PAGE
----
The intricacies of the cigar rolling process, coupled with Castro’s pronouncements on the dignity of labour, would bring a tear to his eye. And finally Sonia came to mind, my classmate some years later in the second year of my Russian studies at the state-run language school in Barcelona. Sonia was one of the most beautiful women I had ever met, yet she was tiny, deeply depressed and suicidal. She wrote poetry and shared samples with me: her visions were inward-looking, wracked by sickness of both body and soul; her common tropes were fevered limbs and poisonous intestines, filtered through a carefree sexuality. She was studying Russian as homage to her great love, Andrei Tarkovsky; she could wax lyrical and circular for hours—not unlike a Tarkovsky film—on his cinematic poetry. We would often sit in the echoing corridors of the language school, on wooden benches and talk and smoke, our imaginary worlds before us as our fellow students came and went, in and out of French, Arabic or German classes.
Sonia discussed her sex life frankly; she was incapable of feeling love, she told me—her poems were full of physical self-loathing—and when the need struck, she was given to choosing men randomly from the street or any bar and just as soon discarding them. It would have been difficult for any man to resist this pint-sized siren, with her pale skin, her highly refined cheekbones, her chocolate eyes, her exquisitely shaped body. Sonia was brilliant with words; she dressed in brown and black, simply but elegantly, with red lipstick and very straight, coal-black hair. She always carried literature and tobacco, which sustained her in life. I once visited her apartment in the grid of Barcelona’s Eixample district, a vast and spacious place, empty of almost all furniture but magnificent with its stained-glass doors, its nouveau fittings and tiled floors; it was the height of early twentieth-century Catalan bourgeois style.
This Catalan urban splendour, so admired by millions of tourists every year, was built—lest we forget—on the labour extracted from a wretched and largely illiterate working poor, many of whom had come to Barcelona from the wastelands of the Spanish south to live and work in cramped Dickensian misery. There was a complicated story, involving sexual favours with some family member of the landlord, to explain how Sonia had come by such a treasure. The place was, however, forlorn, sterile, and Sonia in a bad mood the day I visited. She made tea, smoked incessantly and read me a poem in which her eyes had been inverted, and gazed inwards to a ‘mirrored world of crimson slime, and bile, and the troubled beating of a heart …’ Not long after that, Sonia disappeared from our Russian class, and I never saw her again.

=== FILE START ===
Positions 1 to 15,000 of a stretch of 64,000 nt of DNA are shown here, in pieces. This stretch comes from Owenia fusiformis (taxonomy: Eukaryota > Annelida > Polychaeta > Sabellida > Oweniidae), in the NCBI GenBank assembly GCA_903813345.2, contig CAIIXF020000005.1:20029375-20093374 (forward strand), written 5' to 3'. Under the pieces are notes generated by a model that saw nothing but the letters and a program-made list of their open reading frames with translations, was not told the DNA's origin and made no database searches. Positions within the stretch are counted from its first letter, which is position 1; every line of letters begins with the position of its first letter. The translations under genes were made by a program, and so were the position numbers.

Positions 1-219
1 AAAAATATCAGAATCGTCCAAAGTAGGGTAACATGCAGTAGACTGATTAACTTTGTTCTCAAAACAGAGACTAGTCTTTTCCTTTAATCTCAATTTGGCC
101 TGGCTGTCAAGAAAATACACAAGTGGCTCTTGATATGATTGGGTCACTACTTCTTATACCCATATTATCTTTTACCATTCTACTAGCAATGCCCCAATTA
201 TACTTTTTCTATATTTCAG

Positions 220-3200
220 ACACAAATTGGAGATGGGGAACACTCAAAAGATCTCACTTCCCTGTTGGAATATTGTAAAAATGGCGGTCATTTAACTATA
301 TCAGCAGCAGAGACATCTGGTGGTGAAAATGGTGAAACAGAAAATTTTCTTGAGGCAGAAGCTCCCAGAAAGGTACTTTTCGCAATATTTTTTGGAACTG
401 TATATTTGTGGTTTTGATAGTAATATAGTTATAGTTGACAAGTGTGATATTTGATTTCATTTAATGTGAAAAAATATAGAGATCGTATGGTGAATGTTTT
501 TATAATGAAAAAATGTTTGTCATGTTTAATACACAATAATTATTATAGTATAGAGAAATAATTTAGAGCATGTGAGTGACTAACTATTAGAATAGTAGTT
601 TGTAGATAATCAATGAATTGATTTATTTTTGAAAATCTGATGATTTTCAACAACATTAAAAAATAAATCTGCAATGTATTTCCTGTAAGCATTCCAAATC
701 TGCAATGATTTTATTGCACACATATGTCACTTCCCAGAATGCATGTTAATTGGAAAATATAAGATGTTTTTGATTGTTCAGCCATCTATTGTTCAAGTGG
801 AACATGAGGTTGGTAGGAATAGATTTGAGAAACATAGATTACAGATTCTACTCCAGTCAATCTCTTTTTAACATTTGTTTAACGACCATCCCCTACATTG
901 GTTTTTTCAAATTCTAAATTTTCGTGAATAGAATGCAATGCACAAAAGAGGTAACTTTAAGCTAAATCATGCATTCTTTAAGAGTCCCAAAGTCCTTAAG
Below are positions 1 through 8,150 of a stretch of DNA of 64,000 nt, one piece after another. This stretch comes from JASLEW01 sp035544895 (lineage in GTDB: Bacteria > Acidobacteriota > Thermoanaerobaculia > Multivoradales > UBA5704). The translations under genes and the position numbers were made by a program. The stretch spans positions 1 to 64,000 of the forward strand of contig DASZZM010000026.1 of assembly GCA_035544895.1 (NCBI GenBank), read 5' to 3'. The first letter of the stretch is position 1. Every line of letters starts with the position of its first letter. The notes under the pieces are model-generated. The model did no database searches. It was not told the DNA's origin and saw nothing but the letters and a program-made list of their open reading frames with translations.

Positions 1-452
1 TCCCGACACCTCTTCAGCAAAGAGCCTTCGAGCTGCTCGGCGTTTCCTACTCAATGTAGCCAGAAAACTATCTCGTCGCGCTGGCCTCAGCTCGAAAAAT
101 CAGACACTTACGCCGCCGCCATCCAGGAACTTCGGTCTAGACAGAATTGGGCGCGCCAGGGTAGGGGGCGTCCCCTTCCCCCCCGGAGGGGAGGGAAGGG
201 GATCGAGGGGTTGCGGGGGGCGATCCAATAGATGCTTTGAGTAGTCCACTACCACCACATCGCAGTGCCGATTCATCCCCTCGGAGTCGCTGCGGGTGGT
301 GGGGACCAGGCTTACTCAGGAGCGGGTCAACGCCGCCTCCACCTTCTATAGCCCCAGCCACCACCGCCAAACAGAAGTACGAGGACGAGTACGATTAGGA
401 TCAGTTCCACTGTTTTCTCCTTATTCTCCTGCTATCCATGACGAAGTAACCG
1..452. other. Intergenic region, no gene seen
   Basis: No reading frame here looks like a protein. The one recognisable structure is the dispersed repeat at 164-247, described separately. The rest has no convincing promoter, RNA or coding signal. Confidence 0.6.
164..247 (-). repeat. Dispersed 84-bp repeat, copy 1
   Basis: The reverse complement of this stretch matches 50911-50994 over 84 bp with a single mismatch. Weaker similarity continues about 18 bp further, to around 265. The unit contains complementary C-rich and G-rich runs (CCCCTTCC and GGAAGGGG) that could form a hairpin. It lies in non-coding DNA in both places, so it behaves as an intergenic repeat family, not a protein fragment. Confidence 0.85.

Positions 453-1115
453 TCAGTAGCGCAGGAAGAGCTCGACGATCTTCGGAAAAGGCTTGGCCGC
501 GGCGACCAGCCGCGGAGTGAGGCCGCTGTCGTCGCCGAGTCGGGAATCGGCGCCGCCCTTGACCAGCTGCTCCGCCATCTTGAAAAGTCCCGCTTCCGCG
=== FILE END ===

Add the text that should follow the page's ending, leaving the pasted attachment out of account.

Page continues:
These three Spaniards—personal encounters drawn randomly from thousands in my memory—had come to me in those few moments of pause in the hushed, clinical space of the Brisbane hotel room. The stained and gloomy genius Antonio Drove, born out of time; the motherly tobacconist Maruja, carrying the burdens of a murdered father, a communist husband and a crippled mother through life; and the diminutive, polished elegance of the poet Sonia: I could not betray what they had shared with me. In the light of knowing them, the proposal to inform on their former compatriots seemed sordid. It would have meant a rejection not just of the people, in the abstract, but the entire mental and emotional edifice that was Spain.
For all its folly and corruption, for all its deathly bureaucracy and adherence to convention—Catholic, brutal and melancholy convention—Spain was the teeming alternative half of my heart and soul. My first decade there had been no bed of roses; the country drove me to maddening frustration, even anger, on many occasions. But it had won my abiding affection, through its art and music, its densely layered geography, its inimitable language and vocabulary, its pensiones and cheap restaurants, its unceasing noise, its grandeur and squalor, its constant poetry and endless conversations, its palaces and rural priests, its curious engagement with the metaphysics of the world, its love of the Virgin Mary so intimately related, if paradoxically, to an obsession with luck, chance, superstition, magic and witchcraft; and above all, its people. The Spanish people, from top to bottom of their creaky old social hierarchy, had offered me a love I had neither expected nor deserved. ‘Intelligence’ would have meant, by extension, a betrayal of the trust placed in me by a second family. That was a line that proved impossible to cross.